But pay closer attention to the chorus (“You’re like 22 girls in one/And none of them know what they’re running from”) and a few of its more pointed couplets (“Strap into some heels that hurt/You shoulda kept my undershirt”), and “Paper Doll” turns into a gentle breakup ballad — one that could very well be directed at Mayer ex Taylor Swift, who famously blasted her relationship with Mayer in Speak Now‘s track “Dear John.”

Consider also how Swift’s song includes lyrics about being “the girl in the dress” and Mayer “paint[ing her] a blue sky,” while “Paper Doll” includes a catalog of dresses and this line: “And if those angel wings don’t fly/Someone’s gonna paint you another sky.” (Also, Swift’s last single was called “22″.)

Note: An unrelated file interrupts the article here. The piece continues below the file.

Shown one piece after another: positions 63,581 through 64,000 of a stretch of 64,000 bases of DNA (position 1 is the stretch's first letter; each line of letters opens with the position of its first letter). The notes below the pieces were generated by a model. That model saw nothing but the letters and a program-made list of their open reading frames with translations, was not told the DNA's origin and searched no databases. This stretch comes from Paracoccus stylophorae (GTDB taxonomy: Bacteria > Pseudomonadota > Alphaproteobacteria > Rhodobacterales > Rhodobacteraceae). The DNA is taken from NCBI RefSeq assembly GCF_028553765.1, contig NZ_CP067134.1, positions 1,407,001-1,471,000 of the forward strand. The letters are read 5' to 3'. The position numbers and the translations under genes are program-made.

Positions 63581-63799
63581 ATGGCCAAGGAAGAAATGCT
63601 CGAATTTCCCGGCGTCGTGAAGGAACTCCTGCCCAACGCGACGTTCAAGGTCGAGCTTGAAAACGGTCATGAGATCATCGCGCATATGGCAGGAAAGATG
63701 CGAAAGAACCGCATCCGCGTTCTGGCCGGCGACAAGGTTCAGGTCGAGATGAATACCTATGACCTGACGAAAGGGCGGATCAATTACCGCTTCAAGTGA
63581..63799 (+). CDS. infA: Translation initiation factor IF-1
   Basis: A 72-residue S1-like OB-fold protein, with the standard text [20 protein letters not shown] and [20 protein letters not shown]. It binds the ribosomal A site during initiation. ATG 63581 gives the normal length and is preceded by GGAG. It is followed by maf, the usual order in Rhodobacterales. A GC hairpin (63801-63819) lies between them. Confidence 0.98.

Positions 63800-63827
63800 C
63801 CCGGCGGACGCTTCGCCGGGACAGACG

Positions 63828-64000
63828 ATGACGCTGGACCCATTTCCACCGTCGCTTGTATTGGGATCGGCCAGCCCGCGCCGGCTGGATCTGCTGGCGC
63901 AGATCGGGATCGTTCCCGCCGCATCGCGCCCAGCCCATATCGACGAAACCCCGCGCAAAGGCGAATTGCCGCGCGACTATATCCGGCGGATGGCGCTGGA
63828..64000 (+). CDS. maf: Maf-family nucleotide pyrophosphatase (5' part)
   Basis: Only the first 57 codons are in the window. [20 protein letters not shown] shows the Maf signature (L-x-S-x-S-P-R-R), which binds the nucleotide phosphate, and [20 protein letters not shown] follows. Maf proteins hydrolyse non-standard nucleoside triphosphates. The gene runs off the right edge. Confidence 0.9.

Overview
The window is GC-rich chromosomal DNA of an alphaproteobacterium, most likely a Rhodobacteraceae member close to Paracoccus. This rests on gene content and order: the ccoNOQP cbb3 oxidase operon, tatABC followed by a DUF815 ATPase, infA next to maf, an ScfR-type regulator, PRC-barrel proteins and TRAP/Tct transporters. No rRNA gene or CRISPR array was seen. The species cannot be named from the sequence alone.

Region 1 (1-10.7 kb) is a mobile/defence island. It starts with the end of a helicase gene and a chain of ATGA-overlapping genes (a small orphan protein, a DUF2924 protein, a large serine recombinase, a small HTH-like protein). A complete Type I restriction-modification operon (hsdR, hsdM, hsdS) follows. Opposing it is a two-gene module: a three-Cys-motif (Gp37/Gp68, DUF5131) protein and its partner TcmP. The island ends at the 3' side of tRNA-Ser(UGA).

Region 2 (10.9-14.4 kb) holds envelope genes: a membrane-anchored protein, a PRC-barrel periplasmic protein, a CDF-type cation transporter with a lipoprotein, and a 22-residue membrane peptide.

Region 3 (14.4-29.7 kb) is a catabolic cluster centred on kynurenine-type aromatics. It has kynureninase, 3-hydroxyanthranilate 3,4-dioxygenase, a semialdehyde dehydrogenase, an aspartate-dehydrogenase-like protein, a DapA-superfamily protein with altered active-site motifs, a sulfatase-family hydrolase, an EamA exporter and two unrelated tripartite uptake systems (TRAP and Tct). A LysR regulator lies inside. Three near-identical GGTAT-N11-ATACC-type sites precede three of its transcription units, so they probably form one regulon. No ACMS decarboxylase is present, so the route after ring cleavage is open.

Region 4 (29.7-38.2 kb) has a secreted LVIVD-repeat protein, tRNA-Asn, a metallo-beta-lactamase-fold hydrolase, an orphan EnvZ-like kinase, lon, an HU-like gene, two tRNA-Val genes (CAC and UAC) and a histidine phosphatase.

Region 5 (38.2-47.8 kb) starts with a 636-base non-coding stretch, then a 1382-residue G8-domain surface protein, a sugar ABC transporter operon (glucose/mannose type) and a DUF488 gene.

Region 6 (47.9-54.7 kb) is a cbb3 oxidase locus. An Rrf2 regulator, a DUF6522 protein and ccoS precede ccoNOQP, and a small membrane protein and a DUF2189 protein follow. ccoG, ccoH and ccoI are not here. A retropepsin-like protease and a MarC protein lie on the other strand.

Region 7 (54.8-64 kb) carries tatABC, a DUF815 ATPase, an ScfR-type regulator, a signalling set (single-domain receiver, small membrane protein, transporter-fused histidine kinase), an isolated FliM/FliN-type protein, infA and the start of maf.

READ FULL STORY

John Mayer, Billy Joel kick off first weekend of New Orleans Jazz Fest -- PHOTOS

New Orleans natives and Grammy winners Rebirth Brass Band covered TLC’s “Waterfalls.” John Mayer covered the Muddy Waters tune “I Got My Mojo Working.” Billy Joel trotted out the Preservation Hall Jazz Band to jam during the midsection of “Scenes From an Italian Restaurant.” And Ben Harper continued his roots exploration in a set with collaborator and blues harmonica legend Charlie Musselwhite. At its best, the annual New Orleans Jazz and Heritage Fesitval combines traditional New Orleans musicians (playing to the crowd and acknowledging their part in popular music), and mainstream acts paying homage to a region of the country that so greatly influences them.